Gum makers are increasingly using imported mint to flavor their gums, but new research showing consumers care about quality could help Washington mint growers lure back business.
Daniel Toro-Gonzalez, a Fulbright International Student Scholar at Washington State University, designed an experiment to uncover how mint gum chewers make buying choices. He found nearly 50 percent of choices couldn't be explained through packaging, gum shape, sugar content or other physical properties, leading him to conclude gum lovers' preferences frequently hinge on flavor quality.
"We wondered if consumers really cared, and what we observed is consumers care a lot," Toro-Gonzalez says. "We don't know what it will take to stop mint importation, but this is an important clue."
The Pacific Northwest produces 83 percent of the nation's mint crop, representing almost 50 percent of the worldwide total. Nearly all of the mint is used for toothpaste or gum.
"This is the best place to produce mint," Toro-Gonzalez says, pointing to the region's weather and sunlight patterns. "It's high quality mint."
China and India have lately emerged as major players in the mint market, leaving U.S. mint growers struggling to compete. But if the imported product is cheaper, Toro-Gonzalez maintains the domestic product is better. Manufacturers aren't required to identify the origin of the mint oil in their gums, so Toro-Gonzalez doesn't know for certain whether the highest-rated gums have more Pacific Northwest-grown mint oil in their flavoring mix, but says the quality of imported and domestic oils is so divergent that he feels confident categorizing his finding as good news for U.S. growers.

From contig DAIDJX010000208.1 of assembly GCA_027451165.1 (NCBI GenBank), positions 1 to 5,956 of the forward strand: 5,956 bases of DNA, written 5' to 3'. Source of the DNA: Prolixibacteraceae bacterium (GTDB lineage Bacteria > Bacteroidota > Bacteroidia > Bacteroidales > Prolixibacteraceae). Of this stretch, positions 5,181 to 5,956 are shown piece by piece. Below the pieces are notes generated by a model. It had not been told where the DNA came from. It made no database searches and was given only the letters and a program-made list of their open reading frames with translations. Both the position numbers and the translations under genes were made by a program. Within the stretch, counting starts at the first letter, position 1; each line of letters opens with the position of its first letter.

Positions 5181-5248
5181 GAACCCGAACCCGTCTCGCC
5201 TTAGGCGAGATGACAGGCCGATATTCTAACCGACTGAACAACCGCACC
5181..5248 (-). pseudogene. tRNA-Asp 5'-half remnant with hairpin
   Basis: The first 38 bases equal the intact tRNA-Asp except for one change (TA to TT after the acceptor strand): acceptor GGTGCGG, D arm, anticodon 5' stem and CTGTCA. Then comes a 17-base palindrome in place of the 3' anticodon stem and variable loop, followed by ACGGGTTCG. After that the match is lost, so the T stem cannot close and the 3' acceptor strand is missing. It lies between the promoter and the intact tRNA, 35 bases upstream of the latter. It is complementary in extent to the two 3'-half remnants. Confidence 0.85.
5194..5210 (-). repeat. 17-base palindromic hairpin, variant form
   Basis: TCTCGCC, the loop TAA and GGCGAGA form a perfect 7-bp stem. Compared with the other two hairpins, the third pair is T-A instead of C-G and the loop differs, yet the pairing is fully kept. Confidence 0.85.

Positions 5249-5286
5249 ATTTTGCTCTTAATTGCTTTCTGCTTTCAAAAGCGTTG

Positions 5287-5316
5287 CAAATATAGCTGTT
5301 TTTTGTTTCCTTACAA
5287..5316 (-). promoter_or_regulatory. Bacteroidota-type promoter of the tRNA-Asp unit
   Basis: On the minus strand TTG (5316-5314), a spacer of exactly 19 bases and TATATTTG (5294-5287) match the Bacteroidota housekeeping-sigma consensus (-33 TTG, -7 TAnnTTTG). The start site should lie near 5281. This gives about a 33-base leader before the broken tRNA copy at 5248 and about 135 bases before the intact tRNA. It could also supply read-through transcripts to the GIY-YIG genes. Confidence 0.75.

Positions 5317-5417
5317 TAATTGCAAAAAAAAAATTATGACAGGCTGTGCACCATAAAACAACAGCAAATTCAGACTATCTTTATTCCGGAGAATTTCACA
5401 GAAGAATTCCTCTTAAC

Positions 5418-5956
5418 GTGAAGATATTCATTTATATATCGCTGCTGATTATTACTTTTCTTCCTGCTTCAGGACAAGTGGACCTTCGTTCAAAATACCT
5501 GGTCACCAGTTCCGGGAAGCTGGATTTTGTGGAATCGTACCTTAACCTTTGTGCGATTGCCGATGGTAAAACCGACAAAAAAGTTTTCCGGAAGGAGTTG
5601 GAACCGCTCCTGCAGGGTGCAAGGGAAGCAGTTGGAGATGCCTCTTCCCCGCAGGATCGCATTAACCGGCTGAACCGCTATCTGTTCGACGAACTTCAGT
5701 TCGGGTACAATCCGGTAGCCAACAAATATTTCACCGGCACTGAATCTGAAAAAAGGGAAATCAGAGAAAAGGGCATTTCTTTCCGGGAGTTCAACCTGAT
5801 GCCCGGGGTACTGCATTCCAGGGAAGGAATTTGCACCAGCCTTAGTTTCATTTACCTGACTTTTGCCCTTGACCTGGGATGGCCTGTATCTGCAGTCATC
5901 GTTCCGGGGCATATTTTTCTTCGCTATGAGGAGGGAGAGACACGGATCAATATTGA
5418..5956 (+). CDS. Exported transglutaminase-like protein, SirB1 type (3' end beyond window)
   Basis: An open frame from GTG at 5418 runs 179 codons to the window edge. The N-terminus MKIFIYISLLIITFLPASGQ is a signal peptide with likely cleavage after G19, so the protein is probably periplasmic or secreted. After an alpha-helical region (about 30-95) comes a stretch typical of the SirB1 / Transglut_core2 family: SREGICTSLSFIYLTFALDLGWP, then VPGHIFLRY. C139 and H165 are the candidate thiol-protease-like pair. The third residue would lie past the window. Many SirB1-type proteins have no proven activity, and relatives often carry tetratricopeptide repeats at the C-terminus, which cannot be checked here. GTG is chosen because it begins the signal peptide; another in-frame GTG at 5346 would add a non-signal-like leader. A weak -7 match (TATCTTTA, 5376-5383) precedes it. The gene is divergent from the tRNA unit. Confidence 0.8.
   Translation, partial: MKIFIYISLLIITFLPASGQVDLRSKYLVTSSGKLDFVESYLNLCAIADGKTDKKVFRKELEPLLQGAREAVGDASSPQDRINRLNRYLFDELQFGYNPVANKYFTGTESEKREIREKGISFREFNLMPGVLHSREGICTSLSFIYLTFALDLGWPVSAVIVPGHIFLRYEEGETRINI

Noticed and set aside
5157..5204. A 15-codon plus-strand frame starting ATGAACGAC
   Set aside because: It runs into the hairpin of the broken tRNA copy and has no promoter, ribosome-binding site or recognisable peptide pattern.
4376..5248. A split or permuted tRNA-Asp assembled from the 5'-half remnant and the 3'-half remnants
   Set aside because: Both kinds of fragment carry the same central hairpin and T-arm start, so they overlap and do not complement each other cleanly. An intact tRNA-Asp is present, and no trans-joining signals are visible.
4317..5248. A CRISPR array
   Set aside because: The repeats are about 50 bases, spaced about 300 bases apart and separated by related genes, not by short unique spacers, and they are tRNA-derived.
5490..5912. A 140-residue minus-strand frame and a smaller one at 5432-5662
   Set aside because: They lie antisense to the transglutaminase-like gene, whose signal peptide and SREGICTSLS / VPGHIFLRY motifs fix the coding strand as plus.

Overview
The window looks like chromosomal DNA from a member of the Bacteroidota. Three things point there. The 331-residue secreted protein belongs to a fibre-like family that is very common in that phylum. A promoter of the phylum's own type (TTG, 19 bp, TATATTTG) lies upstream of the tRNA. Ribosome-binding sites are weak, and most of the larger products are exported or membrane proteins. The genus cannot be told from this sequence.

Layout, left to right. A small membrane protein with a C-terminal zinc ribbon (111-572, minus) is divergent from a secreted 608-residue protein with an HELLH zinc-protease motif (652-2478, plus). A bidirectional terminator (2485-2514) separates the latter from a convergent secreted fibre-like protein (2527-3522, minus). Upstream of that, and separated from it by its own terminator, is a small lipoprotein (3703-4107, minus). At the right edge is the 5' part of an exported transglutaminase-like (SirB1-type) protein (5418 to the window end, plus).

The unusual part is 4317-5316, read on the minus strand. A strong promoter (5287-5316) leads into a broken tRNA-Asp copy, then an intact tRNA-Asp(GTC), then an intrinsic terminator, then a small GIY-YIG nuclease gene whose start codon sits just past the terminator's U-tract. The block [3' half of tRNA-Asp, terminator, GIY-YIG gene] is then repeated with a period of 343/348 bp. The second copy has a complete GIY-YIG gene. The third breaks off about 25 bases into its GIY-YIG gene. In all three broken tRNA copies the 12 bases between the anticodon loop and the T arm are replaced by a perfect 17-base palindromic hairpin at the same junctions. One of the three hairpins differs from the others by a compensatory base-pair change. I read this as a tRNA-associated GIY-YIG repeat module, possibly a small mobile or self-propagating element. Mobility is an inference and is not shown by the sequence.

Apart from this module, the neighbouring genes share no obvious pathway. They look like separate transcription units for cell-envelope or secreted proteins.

If gum makers want to satisfy buyers' cravings for quality, he says, they'll be forced to abandon imported mint oil.
"It's a definite advantage the growers here have," he says.
Toro-Gonzalez is now conducting similar research on beer which could give a scientific edge to Washington hops farmers.
"Also very fun," he says of his current study topic.